4. Feedback Must Be Valuable
When it comes to feedback, less can be more. A few impactful points are more useful than long discussions. Vague, if standard, compliments, such as, “You really did a good job,” should be avoided. After all, what does “a good job” mean, and why does it matter if a learner did a good job? The value of feedback is also dependent on the rapport between the learner and the teacher. If feedback is not geared toward and customized for the situation and the learner, then there really is no underlying communication of the message.
Feedback is a form of formative evaluation, a way of sculpting ourselves in small but meaningful ways so that we can get to our personal best.
5. Feedback Is a Two-Way Street
One of the ways to ensure authenticity is to level the playing field. A heavy-handed approach to giving feedback is unlikely to have an intended effect. Instead, honesty and frankness have to be emphasized, which necessarily means that we have to suspend the hierarchies that are endemic to medical education. This is obviously much easier said than done. I recommend that after each feedback session, the evaluator ask, “What questions do you have for me?” Or better yet, “What feedback can you provide for me?”
6. Feedback Requires Constant & Disciplined Practice
I’m not sure anyone can become perfect at giving or receiving feedback. I think the challenge of feedback is that it has to be intimately personalized. There’s no one-size-fits-all formula. It has to be individualized for each situation and person. Many learners are incredibly resistant to receiving feedback, which underscores the need to be consistent and fair in giving feedback. In fact, feedback on feedback needs to be periodically given, whether by learners or by colleagues.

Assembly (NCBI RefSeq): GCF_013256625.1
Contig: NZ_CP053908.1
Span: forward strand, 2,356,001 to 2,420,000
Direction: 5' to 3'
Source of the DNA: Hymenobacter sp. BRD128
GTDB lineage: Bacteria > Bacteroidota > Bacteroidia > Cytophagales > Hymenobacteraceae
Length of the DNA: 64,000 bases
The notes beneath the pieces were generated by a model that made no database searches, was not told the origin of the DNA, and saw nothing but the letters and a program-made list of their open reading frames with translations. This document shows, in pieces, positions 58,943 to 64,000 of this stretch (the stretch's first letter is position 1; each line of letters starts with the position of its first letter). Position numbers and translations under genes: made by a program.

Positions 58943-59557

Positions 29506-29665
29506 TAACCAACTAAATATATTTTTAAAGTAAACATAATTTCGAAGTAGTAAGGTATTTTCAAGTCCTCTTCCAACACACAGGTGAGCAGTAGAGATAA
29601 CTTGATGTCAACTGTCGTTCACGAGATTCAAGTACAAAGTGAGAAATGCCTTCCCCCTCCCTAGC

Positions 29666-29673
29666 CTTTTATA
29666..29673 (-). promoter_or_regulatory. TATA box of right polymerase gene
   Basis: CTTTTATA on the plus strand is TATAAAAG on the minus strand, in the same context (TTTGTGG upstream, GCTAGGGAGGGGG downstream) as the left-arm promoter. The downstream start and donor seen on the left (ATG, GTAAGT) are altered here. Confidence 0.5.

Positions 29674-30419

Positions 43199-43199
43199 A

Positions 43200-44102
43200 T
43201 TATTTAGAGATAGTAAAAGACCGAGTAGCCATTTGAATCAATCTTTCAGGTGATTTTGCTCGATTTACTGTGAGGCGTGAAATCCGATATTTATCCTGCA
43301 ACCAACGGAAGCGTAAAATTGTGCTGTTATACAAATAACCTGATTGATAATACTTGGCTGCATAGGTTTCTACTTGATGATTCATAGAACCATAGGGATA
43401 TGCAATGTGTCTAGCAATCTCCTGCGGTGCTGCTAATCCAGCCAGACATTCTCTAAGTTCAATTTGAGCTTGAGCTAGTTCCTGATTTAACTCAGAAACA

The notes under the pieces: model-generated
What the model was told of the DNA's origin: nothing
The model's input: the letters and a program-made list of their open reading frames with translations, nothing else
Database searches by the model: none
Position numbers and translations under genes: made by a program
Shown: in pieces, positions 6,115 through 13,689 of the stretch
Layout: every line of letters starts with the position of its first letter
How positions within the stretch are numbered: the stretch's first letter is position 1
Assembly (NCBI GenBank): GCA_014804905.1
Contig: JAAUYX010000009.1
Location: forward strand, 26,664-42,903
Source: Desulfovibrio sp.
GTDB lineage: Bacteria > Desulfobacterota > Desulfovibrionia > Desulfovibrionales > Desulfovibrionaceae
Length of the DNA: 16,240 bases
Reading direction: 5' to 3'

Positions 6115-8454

Feedback is a powerful tool to advance education, but in the end, it is only as good as its user. Feedback has to be honed, carefully and intently, so that it can become more versatile. It has to leap from being regarded as a simple buzzword into something that actually has meaning for both learners and for teachers.
It’s not as easy as putting up a bumper sticker and forgetting it, but if it were that easy, it probably wouldn’t be worth it.
Bharat Kumar, MD, MME, RhMSUS, is a clinical assistant professor of internal medicine at the University of Iowa. He completed a dual fellowship in rheumatology and allergy/immunology, as well as a Master’s in Medical Education in 2017. He has a special interest in journalism, healthcare policy and ethics. Follow him on Twitter @BharatKumarMD.
- Al-Mously N, Nabil NM, Al-Babtain SA, et al. Undergraduate medical students’ perceptions on the quality of feedback received during clinical rotations. Med Teach. 2014 Apr;36(Suppl 1):S17–S23.
- Gran SF, Brænd AM, Lindbæk M, et al. General practitioners’ and students’ experiences with feedback during a six-week clerkship in general practice: A qualitative study. Scand J Prim Health Care. 2016 Jun;34(2):172–179.